9 Low tech vs. high tech: Taliban fighters in Afghanistan have reportedly used ladders to flip over and disable the U.S. military robots sent to scout out their caves.
10 Elektro, the world’s first humanoid robot, debuted in1939. Built by Westinghouse, the seven-foot-tall walking machine“spoke” more than 700 words stored on 78-rpm records to simulate conversation.
11 Life is tough in Tinseltown: Elektro later appeared in the 1960 B movie Sex Kittens Go to College.
12 R2-D2 is the only character that appears unchanged (by aging, say, or a funky black outfit) in all six Star Wars movies.
13 R2’s dark secret: It was played by actor Kenny Baker, who by the end was mostly given the boot and replaced by CGI.
14 Chris Melhuish of the Bristol Robotics Laboratory created robots that use bacteria-filled fuel cells to produce electricity from rotten apples and dead flies. The goal: robots that forage for their own food.
15 Mini Me: Australian researchers are trying to build a microrobot that would mimic the swim stroke used by E. coli bacteria.It would be injected into a patient so it could take a biopsy from the inside.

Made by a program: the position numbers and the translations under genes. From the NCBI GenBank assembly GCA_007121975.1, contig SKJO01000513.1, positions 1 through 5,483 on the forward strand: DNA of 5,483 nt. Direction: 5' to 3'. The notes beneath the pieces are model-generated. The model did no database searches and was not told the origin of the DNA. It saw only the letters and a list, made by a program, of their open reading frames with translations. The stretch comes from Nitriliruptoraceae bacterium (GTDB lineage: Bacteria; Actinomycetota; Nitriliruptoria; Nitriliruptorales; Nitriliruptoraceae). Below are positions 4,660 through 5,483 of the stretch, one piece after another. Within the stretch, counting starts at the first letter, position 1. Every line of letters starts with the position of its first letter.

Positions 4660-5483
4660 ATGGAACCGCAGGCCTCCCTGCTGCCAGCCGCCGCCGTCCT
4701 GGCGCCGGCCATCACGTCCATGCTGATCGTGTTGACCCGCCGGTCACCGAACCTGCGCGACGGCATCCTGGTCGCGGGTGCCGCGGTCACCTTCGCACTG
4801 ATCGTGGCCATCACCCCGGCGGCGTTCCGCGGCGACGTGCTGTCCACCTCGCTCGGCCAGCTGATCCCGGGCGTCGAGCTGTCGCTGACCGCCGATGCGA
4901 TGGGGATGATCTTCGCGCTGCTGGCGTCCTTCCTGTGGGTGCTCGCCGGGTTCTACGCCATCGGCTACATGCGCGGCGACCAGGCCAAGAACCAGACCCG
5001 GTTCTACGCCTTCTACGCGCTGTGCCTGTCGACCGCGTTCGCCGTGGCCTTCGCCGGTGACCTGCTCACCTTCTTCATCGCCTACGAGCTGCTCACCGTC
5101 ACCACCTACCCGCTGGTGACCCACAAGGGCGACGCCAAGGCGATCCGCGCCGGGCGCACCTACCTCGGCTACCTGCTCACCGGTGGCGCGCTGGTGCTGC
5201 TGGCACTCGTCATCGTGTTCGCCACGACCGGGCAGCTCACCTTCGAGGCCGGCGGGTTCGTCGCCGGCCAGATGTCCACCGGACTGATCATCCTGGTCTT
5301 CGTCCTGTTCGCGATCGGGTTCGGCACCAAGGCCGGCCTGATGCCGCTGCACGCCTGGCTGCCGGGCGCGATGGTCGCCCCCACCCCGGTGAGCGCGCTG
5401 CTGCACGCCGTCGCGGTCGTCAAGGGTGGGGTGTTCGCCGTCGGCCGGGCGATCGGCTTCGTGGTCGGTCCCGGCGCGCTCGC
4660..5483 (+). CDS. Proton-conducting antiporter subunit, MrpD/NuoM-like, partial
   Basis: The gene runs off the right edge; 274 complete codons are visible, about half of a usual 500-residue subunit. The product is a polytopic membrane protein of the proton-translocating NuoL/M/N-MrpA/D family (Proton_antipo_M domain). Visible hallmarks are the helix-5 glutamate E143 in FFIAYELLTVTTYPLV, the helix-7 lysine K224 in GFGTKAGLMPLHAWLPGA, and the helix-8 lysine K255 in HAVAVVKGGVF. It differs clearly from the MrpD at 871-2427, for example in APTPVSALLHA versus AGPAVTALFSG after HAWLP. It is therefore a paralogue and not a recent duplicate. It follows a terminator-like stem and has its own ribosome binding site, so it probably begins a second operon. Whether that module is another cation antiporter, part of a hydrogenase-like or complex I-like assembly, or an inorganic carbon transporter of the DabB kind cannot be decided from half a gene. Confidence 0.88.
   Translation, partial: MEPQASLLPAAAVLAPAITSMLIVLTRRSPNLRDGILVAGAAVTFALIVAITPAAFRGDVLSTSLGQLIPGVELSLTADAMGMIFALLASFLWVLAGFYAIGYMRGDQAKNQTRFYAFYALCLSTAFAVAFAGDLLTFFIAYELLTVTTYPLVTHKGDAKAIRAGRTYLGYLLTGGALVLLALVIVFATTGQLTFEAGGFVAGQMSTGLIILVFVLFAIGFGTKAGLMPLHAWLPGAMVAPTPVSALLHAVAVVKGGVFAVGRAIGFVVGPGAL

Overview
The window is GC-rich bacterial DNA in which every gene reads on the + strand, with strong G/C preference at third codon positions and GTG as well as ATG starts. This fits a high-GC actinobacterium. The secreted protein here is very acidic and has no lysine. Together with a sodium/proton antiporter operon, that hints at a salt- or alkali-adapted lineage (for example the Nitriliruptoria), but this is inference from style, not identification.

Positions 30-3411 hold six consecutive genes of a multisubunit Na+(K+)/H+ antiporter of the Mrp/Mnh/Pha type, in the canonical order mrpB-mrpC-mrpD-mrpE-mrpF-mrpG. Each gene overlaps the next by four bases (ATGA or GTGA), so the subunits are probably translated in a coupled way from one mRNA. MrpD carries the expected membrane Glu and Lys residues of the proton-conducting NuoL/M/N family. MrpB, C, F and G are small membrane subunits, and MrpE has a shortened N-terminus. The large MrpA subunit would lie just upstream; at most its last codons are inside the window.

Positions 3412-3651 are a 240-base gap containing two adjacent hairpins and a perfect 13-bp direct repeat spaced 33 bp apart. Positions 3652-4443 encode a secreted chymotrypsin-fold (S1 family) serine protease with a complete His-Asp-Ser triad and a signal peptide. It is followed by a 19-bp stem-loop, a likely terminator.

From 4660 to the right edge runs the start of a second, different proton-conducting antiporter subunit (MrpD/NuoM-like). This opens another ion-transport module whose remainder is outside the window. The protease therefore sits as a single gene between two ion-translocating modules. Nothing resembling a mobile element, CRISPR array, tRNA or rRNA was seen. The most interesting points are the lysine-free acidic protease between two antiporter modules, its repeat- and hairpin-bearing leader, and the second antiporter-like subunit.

16 Cybernetics professor Kevin Warwick calls himself the world’s first cyborg, with computer chips implanted in his left arm. He can remotely operate doors, an artificial hand, and an electronic wheelchair.
17 Winebot, built by Japan’s NEC System Technologies and Mie University, can ID scads of different wines, cheeses, and hors d’oeuvres . . . up to a point. It recently mistook a reporter’s hand for prosciutto.
18 MIT’s Media Lab is trying to make robots personal,developing RoCo—a computer with a monitor for a head and neck—and Leonardo, a sort of super-Furby designed to respond to emotional cues.
19 No strings attached! Robotics expert Henrik Christensen predicts humans will be having sex with robots within four years.
20 Hans Moravec, founder of Carnegie Mellon’s RoboticsInstitute, predicts that robots will emerge as their own species by2040. “They could replace us in every essential task and, in principle,operate our society increasingly well without us,” he concludes, oddly cheery.